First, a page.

Balancing the Sword - A comprehensive study guide to life's manual
Perfect to frame the discussions of your family worship or a church-wide study.


Buy Now


Reading Planner

Vocabulary Tool





Study Support








Tell a Friend


Bookmark and Share

Illinois (IL) State - Homeschooling Laws and Regulations

Homeschooling is legal in every American state.  The Department of Education states, "Parents in all 50 states and the District of Columbia have the option to home school their children" (Department of Education, NCES). School attendance is compulsory for all children; however, parents have the legal right to withdrawal their children from government schools to enroll them in qualified private schools or to educate their children at home.  This is only proper considering the fact that the duty and the right to educate the next generation were appointed by God to parents even before God created governments.

Each state has laws that govern matters such as how parents are to declare their intention to homeschool and what topics must be included in your home-education program.  Some states require periodic standardized tests and more formal records be maintained. One of the great benefits of homeschooling is the liberty of homeschooling parents to choose their own curriculum.  GETTING STARTED CAN FEEL OVERWHELMING, BUT MULTITUDES OF PARENTS ARE HOMESCHOOLING AND SO CAN YOU!  It is my pleasure to help your research efforts.  Below are links to key government and non-government pages.

Illinois:  "The term 'private school' in the context used under compulsory education requirements, that is, any child attending a private or parochial school where children are taught the branches of education taught to children of corresponding age and grade in the public schools and where the instruction of the child in the branches of education are in English, applies to children schooled at home. People v. Levisen, 404 Ill. 574, 90 N.E. 2d 213 (1950). The regional superintendent has the responsibility for monitoring compliance with the compulsory attendance law. In so doing, the regional superintendent may expect the parents who seek to educate their children at home to establish that they are providing instruction that is at least commensurate with the standards of the public schools. The burden of proof rests with the parents. The parents may be expected to document the subjects taught which must include 'branches of learning' taught in the public school, the time frame in which instruction will be offered, and the competency of the parent or other instructor(s). It is not necessary for the instructor to have a teacher's certificate. The parents may also be expected to establish by written examinations or by some other method that the child's achievement is comparable to that of the child's peers of corresponding age and grade level. Scoma v. Chicago Board of Education, 391 F. Supp. 452 (N.D. Ill. 1974)." (Source:  "State Regulation of Private Schools," Illinois, by the U.S. Department of Education Office of Non-Public Education (2000).)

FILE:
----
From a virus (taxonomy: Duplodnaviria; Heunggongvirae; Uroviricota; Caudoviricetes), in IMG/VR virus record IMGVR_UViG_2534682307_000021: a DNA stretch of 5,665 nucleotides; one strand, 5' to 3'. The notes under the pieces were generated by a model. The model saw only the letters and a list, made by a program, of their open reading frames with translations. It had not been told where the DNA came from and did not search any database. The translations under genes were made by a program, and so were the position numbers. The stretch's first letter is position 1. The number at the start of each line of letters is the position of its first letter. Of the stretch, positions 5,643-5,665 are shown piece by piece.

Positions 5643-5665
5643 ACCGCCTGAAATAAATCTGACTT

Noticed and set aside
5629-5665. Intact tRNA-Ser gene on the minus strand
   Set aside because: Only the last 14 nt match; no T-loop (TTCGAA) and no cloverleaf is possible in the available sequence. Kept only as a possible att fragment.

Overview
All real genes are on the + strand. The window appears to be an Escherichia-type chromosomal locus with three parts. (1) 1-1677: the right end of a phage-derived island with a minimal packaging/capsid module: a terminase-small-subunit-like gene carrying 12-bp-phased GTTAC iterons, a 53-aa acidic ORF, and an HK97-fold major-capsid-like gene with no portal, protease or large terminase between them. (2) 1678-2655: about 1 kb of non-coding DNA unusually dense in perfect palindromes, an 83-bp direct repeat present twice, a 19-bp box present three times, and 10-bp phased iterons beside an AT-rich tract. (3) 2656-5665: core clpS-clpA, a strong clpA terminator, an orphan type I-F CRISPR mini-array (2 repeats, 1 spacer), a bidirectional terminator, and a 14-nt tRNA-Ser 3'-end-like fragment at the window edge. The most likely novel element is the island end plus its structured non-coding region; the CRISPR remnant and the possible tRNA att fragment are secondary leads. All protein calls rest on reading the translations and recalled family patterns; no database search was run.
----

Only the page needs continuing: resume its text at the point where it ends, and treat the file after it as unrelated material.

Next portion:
"In Illinois, registration of home-schooled students is not required. Parents may choose to notify their regional superintendent of education and/or the State Board of their intention to home-school." (Source:  FAQ 4, "Questions you may have on Illinois Home Schooling" by Illinois State Board of Education)

If your child is currently enrolled in a public school, the Illinois State Board of Education states, "It is highly recommended that you give the public school a dated letter (keeping copies for your records) that states you will be withdrawing your student to place him/her in a private school. Such a letter indicates your intent to continue your student’s education and will make it less likely that the school reports your student to county officials as truant after a prolonged absence." (Source:  FAQ 7, "Questions you may have on Illinois Home Schooling" by Illinois State Board of Education)



Disclaimer:  Balancing the Sword makes no claims about the timeliness nor the completeness of the links or legal information posted.  These homeschooling laws and legal information are being provided free of charge.  Postings of rules and regulations are subject to change.  Seek the advice of other home-educating parents or homeschooling organizations in your area for more help or contact your county superintendent of schools.  Plan to file a Notice of Intent to homeschool with your county superintendent or child's current principal.  (This document may also be known as an Affidavit of Intent, a Letter of Intent, a Notification of Intent, or a Declaration of Intent.  Sample from Tennessee.)   

Homeschooling Conventions in Illinois (IL)
Conferences, Expos, and Book Fairs

Buy Balancing the Sword!

Balancing the Sword is a structured study guide for every chapter of the Bible.